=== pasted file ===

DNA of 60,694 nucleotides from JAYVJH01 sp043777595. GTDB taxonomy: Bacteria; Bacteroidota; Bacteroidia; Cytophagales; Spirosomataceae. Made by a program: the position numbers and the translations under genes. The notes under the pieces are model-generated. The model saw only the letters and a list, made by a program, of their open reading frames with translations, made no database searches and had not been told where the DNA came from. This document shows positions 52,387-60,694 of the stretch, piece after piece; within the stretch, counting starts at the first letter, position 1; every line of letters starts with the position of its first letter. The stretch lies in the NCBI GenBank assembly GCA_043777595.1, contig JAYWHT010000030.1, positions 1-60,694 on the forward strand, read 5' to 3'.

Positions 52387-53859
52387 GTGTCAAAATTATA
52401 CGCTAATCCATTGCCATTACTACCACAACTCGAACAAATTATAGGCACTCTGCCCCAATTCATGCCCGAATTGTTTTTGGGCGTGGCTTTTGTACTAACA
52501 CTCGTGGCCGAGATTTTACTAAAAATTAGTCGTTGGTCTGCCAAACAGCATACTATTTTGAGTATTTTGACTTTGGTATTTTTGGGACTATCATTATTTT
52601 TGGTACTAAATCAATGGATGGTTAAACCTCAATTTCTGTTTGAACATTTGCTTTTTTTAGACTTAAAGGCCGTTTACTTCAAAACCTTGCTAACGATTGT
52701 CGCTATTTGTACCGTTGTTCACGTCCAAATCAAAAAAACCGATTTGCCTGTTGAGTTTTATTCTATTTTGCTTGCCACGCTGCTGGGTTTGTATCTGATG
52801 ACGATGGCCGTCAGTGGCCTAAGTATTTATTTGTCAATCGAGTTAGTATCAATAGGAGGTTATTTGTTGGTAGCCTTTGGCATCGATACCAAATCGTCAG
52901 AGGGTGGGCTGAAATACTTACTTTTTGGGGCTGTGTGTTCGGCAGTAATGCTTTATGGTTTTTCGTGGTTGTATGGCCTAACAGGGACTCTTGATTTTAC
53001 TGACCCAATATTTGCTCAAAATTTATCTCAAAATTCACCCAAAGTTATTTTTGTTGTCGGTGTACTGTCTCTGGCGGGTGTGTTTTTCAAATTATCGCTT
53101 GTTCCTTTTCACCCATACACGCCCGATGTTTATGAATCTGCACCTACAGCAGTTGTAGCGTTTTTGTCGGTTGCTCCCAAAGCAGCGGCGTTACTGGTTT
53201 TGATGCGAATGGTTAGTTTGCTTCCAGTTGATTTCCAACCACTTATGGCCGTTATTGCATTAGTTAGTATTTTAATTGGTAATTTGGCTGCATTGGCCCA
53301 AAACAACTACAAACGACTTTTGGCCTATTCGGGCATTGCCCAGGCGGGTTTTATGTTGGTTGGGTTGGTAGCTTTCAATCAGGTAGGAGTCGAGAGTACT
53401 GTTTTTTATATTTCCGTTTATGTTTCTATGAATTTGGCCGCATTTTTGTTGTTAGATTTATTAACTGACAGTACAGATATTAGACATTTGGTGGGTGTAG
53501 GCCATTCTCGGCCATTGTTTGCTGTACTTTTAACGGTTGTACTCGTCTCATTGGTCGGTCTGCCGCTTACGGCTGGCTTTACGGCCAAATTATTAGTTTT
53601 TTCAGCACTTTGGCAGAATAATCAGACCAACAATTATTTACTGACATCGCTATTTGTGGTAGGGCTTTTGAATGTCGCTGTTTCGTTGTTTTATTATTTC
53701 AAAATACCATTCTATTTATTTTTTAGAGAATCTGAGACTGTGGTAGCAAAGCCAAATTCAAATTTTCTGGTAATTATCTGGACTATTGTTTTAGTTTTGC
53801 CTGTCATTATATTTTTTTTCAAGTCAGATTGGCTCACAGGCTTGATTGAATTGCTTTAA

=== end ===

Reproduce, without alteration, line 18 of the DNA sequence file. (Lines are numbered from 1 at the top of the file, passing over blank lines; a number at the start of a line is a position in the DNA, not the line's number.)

53801 CTGTCATTATATTTTTTTTCAAGTCAGATTGGCTCACAGGCTTGATTGAATTGCTTTAA